ANCOR is sharing the article below by The Hill because bringing back legislative earmarks could deeply change the way Congress develops legislation, including on issues affecting people with I/DD and providers. This would in turn influence how providers advocate.
But first, a definition… An earmark can be generally described as a bill that directs federal funds towards a “specific project, program or organization” – though Congressional rules do not specifically define the term.
Now, to return to why ANCOR thinks you should read about this: should earmarks return it could change who the power players in Congress are, create new means and opportunities to reach advocacy goals, and create new challenges including increasing the “wild card” factor of competing interests in Congress. All of this speaks to some of the most fundamental aspects of advocacy, which naturally makes earmarks a topic with complex pros and cons. In a nutshell, it gives members of Congress a powerful currency which works across both sides of the aisle, but which comes with the potential for abuse and disparities. Because the return of earmarks could represent a sea-change in the political tone and policy landscape, ANCOR will be monitoring this development and keep members informed.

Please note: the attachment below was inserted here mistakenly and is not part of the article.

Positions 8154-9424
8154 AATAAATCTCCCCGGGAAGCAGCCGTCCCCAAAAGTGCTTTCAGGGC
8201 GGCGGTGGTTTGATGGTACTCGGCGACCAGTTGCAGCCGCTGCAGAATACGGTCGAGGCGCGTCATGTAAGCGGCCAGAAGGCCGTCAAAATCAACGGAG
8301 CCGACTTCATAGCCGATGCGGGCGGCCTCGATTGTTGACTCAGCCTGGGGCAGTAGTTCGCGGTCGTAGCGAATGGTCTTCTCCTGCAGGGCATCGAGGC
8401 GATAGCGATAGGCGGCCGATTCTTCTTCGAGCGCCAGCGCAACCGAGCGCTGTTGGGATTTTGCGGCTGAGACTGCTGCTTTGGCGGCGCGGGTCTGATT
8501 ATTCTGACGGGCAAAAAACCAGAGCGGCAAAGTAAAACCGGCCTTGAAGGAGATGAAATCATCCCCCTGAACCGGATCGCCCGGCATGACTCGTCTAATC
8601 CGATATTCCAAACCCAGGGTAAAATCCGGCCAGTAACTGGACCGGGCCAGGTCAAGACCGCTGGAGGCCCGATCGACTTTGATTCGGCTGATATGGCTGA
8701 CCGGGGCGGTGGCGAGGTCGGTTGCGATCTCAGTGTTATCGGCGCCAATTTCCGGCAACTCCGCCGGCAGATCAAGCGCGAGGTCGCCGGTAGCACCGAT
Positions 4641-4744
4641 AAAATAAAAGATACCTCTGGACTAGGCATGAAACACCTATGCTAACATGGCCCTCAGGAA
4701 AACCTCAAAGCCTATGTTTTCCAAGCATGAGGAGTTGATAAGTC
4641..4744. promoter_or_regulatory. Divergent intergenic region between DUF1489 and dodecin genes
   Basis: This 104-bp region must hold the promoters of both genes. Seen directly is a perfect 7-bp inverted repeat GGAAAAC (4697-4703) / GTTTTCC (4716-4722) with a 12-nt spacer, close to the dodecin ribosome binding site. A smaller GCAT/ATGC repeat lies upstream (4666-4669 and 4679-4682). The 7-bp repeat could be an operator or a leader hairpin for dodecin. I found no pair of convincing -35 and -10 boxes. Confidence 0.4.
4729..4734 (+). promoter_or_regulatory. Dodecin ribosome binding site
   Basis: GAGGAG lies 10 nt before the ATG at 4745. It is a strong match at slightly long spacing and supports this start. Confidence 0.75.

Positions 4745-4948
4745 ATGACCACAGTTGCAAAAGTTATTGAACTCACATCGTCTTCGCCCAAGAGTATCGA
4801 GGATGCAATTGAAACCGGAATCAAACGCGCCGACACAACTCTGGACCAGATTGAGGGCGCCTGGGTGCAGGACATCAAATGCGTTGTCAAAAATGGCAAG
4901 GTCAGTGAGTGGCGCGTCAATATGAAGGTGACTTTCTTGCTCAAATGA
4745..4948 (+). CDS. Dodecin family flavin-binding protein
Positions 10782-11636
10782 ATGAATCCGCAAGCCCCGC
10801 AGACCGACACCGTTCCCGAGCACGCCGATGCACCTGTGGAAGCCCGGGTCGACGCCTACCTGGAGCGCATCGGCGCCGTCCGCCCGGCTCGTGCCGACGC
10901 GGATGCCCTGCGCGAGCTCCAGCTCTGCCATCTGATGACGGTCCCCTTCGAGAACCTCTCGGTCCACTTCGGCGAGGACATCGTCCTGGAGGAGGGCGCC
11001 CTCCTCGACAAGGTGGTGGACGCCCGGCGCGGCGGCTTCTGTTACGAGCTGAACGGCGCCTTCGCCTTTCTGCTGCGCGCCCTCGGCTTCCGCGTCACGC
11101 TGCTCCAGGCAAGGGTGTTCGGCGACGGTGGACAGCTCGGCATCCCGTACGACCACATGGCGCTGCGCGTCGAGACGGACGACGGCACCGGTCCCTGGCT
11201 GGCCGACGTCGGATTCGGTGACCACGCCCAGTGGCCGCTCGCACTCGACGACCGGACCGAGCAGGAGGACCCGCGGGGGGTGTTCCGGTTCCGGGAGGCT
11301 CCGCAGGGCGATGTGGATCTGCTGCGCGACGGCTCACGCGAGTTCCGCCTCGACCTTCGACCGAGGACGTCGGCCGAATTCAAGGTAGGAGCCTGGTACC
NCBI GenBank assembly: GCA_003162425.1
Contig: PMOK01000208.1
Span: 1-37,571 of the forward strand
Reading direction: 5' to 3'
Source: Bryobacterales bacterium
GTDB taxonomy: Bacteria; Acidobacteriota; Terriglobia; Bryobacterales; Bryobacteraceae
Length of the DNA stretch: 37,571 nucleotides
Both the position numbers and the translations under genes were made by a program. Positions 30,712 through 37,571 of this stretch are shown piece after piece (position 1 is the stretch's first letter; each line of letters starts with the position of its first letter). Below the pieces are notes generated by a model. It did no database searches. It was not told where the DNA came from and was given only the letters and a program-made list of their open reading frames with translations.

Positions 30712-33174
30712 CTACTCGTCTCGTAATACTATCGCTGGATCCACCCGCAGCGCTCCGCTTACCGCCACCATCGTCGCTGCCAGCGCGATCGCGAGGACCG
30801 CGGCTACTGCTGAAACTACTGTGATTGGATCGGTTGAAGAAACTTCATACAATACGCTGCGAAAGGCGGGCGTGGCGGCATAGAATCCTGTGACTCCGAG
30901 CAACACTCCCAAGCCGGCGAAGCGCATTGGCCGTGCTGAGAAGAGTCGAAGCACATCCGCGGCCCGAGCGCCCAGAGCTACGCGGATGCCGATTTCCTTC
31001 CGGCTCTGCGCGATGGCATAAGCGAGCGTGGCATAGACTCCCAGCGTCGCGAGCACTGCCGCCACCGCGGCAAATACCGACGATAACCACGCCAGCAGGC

As written in the article:
“With Democrats back in control of the House after eight years of Republican control, there is strong support for reviving earmarks — the power to direct money on pet projects — which caused a major scandal in Congress during the George W. Bush years.
Senate and House lawmakers from both parties predict there will be a serious push to bring back earmarks once the government shutdown is finally over — with one exception.
Earmarks is a dirty word, so if the specially allocated funds return, they will be referred to as ‘congressionally directed spending.’
Support for bringing back earmarks is not unanimous, but it is growing in both parties as Republicans and Democrats alike say too much power has shifted to the presidency.
House Republican leadership considered ending the earmark ban at the beginning of 2018 but ultimately decided not to.”